Animal Nutrition Views
Ioannis Mavromichalis, Ph.D., gives his views on poultry, pig and dairy nutrition based on his experience as a nutrition consultant with clients around the world.
Finding a nutritional supplement to replace ionophores in broiler diets remains a challenge.
Finding an effective nutritional supplement to combat coccidia is the next big challenge. First, certain Eimeria strains have already developed resistance to ionophores. Second, ionophores are grouped with antibacterial agents in the U.S. Thus, in antibiotic-free programs, it is nearly impossible to replace ionophores to combat coccidiosis. Nutritional solutions are urgently needed.
So far, feed additives with anticoccidial properties remain elusive. It is only in the past few years that research has focused on this area. One such example is the case of functional lipids, with those of castor oil and cashew nut shells being of particular importance. These lipids have been shown to act aggressively against gram-positive bacteria. In fact, the antibacterial functions of several functional lipids are well known, but their action against coccidia is not widely known.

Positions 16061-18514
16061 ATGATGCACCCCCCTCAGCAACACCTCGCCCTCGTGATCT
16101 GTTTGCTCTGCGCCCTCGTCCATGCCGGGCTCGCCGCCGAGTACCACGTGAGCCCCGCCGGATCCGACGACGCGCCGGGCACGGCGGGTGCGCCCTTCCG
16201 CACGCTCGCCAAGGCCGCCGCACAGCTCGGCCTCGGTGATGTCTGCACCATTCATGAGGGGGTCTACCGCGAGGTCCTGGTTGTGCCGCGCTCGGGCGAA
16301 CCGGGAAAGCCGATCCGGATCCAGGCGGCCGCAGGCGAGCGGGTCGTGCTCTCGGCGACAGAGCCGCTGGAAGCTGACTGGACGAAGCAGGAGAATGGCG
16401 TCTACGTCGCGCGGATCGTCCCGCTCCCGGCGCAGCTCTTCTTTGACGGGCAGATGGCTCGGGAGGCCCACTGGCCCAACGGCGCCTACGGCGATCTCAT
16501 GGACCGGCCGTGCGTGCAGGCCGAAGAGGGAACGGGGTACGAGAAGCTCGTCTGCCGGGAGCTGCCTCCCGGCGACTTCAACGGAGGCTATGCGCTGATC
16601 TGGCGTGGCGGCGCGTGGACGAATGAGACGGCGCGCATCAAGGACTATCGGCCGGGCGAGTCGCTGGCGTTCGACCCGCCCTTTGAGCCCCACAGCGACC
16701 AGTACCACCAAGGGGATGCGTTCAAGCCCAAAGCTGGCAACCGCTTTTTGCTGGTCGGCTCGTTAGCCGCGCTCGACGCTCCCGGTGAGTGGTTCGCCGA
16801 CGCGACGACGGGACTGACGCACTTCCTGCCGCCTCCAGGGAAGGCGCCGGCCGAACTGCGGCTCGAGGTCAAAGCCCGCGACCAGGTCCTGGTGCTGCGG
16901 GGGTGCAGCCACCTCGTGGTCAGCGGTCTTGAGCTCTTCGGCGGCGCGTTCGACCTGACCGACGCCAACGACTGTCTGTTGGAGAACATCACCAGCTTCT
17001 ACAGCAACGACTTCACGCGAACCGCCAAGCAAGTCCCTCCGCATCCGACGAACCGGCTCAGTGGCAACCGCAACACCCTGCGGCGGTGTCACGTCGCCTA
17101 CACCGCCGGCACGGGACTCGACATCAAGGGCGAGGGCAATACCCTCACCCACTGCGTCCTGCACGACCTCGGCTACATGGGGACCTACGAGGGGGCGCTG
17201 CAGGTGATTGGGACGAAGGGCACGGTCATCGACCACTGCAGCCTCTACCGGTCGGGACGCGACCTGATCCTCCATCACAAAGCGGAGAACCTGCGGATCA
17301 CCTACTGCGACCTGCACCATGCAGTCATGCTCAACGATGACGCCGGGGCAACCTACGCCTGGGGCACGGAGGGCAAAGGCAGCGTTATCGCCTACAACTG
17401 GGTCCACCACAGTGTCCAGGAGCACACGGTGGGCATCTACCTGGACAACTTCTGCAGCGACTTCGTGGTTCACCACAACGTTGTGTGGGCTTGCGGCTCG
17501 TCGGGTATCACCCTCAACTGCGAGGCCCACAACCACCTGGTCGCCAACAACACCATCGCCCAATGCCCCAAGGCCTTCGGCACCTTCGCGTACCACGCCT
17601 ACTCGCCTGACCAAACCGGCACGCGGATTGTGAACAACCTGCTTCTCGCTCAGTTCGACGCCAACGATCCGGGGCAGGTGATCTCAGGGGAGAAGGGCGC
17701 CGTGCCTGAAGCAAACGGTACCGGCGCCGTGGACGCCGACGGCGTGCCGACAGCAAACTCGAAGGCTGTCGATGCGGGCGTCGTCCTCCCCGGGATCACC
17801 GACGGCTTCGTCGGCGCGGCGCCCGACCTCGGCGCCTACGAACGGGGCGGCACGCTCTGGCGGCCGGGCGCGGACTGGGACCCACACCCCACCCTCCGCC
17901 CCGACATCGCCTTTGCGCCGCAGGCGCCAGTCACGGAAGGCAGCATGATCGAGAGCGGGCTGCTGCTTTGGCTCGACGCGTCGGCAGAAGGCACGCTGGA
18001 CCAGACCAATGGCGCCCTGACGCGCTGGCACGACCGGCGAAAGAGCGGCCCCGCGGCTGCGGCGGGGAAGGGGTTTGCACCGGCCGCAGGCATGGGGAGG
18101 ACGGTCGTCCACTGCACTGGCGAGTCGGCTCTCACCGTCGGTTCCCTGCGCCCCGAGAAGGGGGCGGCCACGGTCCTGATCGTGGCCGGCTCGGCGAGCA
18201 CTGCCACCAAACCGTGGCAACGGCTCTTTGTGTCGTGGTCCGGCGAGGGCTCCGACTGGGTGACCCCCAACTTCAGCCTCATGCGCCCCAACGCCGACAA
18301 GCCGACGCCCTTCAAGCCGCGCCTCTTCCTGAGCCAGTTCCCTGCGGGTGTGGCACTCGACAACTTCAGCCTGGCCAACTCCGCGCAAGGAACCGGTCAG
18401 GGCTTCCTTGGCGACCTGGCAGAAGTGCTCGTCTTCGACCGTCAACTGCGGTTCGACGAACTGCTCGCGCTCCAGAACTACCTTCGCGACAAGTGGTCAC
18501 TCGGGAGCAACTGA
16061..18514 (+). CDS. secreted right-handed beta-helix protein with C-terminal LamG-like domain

In a Brazilian study published in 2014, these two functional lipids not only improved dietary energy utilization, but they also increased livability and decreased lesions caused by coccidiosis. In a more recent study published in the Poultry Science journal, the same functional lipids were tested against monensin and found to confer similar beneficial results in birds challenged with coccidia. Whereas monensin acted as a direct antimicrobial, functional lipids not only had the same effect, but they also supported a more diverse, and hence healthier, microbiome. It is well known that during a coccidial challenge, beneficial bacteria, and especially lactic acid-producing bacterial populations, diminish significantly. Thus, gut health appears to have been supported much better with a nutritional supplement. A yet-to-be-published study confirms this broader gut health observation in piglets, too.
Two studies are never enough, but in my opinion, those looking for an alternative anticoccidial agent have a sound basis to investigate further. I expect more such plant-derived compounds to emerge as agents against coccidiosis. This is an area still rather obscure for most nutritionists. Nevertheless, having addressed the pressing issue of antibacterial alternatives, coccidiosis becomes our next nutritional challenge.